You want to avoid a culture of risk acceptance, you want to have the development team sort of own that as a responsibility on their side to ultimately work on that backlog of mitigations. They have to work off right. Typically, when we're talking about integration into the CICD pipeline, we're talking about using static code analysis, right. And, you know, dynamic analysis, you mentioned QA earlier, as being a good friend for the application security team, because dynamic analysis typically is later in the lifecycle. You know, it may be actually used by the QA team. But are you starting to see vast shift left and used earlier in that lifecycle? And maybe even integrating into the CICD pipeline? Are we getting the response times necessary to be able to, again, not frustrate the development teams? 


Kristen Bell  06:41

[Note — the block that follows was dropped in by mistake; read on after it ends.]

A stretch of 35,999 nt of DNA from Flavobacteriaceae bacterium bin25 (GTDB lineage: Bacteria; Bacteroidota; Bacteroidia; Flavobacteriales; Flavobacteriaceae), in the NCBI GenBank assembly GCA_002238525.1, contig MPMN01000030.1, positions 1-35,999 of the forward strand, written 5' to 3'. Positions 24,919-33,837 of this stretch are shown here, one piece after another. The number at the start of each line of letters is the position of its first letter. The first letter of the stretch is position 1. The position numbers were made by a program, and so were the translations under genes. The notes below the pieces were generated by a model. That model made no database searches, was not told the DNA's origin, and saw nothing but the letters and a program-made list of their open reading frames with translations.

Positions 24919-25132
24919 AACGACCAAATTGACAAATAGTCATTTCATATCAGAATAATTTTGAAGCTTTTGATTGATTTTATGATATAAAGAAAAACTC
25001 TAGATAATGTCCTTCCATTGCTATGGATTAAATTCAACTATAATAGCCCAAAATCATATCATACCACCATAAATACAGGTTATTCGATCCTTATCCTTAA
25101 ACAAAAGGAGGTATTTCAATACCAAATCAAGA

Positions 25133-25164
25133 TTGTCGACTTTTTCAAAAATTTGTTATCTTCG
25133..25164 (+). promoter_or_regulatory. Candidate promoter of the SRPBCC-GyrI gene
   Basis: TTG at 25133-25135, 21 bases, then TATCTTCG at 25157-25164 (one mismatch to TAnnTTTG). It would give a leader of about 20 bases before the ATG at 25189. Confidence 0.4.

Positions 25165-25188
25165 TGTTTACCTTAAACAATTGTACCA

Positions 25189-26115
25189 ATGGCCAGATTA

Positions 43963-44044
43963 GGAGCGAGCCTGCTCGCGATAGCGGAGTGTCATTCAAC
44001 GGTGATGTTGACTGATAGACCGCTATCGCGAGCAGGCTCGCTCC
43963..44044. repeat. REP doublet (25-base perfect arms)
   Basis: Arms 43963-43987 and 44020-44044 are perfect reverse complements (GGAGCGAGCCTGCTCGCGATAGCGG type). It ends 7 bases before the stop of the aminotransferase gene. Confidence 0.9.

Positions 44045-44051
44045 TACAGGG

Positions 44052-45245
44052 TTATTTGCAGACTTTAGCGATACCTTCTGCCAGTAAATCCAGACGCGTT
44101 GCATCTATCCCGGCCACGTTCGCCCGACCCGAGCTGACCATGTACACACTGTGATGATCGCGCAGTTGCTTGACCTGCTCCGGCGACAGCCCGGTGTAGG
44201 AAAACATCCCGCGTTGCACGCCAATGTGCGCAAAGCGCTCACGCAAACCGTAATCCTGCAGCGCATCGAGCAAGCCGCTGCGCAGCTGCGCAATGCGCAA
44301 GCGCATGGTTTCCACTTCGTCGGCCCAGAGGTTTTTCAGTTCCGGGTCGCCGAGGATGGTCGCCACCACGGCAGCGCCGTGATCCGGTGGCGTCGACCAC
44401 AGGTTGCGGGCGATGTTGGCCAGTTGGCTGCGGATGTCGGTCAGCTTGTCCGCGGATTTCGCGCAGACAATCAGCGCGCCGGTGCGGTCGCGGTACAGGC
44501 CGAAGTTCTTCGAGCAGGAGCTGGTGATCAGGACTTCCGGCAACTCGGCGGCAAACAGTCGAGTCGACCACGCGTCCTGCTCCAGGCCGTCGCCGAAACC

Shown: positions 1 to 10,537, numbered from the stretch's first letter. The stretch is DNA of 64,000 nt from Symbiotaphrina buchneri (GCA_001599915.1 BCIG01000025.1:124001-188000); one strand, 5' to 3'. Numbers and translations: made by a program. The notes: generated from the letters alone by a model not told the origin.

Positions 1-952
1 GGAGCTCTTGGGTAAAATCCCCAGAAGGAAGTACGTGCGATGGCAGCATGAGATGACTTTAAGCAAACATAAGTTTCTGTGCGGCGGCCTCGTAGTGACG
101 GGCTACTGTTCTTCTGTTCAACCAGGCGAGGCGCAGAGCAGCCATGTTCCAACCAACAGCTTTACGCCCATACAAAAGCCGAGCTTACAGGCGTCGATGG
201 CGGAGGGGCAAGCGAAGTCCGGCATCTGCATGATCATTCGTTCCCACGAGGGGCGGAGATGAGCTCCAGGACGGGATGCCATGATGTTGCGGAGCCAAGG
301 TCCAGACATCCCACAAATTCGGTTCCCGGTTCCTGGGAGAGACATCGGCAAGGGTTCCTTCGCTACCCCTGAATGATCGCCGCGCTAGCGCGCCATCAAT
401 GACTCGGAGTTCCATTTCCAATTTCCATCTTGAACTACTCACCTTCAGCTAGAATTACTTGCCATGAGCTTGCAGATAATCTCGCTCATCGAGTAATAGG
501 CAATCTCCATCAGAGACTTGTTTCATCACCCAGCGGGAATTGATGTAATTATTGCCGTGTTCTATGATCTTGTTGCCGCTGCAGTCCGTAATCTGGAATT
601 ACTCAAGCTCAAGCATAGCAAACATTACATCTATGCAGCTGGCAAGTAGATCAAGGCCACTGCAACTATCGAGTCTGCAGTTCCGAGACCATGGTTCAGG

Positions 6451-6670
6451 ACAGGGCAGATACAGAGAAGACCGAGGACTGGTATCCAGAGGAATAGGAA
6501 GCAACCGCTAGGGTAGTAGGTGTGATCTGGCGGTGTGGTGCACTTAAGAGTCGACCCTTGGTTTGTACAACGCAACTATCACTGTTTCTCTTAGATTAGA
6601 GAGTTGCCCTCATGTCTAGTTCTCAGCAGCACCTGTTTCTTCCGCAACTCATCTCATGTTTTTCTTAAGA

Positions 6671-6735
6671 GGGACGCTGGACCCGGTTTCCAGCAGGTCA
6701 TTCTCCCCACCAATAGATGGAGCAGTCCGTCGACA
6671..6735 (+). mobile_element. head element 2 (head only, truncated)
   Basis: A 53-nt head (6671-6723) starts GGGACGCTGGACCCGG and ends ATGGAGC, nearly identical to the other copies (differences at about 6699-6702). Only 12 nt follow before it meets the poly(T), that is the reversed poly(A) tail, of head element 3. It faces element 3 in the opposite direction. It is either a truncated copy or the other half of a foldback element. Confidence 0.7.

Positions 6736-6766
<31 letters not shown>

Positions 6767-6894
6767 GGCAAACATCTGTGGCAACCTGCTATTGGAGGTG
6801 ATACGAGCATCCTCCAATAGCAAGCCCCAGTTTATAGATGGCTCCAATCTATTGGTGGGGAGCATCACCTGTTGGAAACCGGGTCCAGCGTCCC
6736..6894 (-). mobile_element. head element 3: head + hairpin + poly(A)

I believe so. So, I think the DAST vendors don't want to be left out of shifting left, right. I think there are there are some competitors with them that are saying, oh, DAST is dead. And I really don't think that DAST is dead. I think that it's a very useful tool. As I said earlier, you know, it really looks at the application and what and how it interacts with its ecosystem. It has findings that you wouldn't necessarily get from other tools, like, are there things out on that server or things available to the web app user that shouldn't be? You know, can they fuzz a little bit and go find admin functionality, or be able to traverse some directories and get access to something that should be restricted? Those were things that DAST is really good at or looking at the SSL certificate or you know, other things like that, discovering things, maybe API's or whatever through the web application itself. So, DAST is a very valuable tool. And I think that, like I say, the DAST vendors don't want to be left out of shifting left. So, they really started to be more aware of how do we integrate better earlier on in the lifecycle. And I think we're going to see more and more of this from them as far as functionality and ways to integrate earlier in the development process. But we are starting to see it now. And like I say, I think it's a response to where the culture is going. And they just don't want to be left behind. And we're glad to see that because again, we see a lot of value in DAST.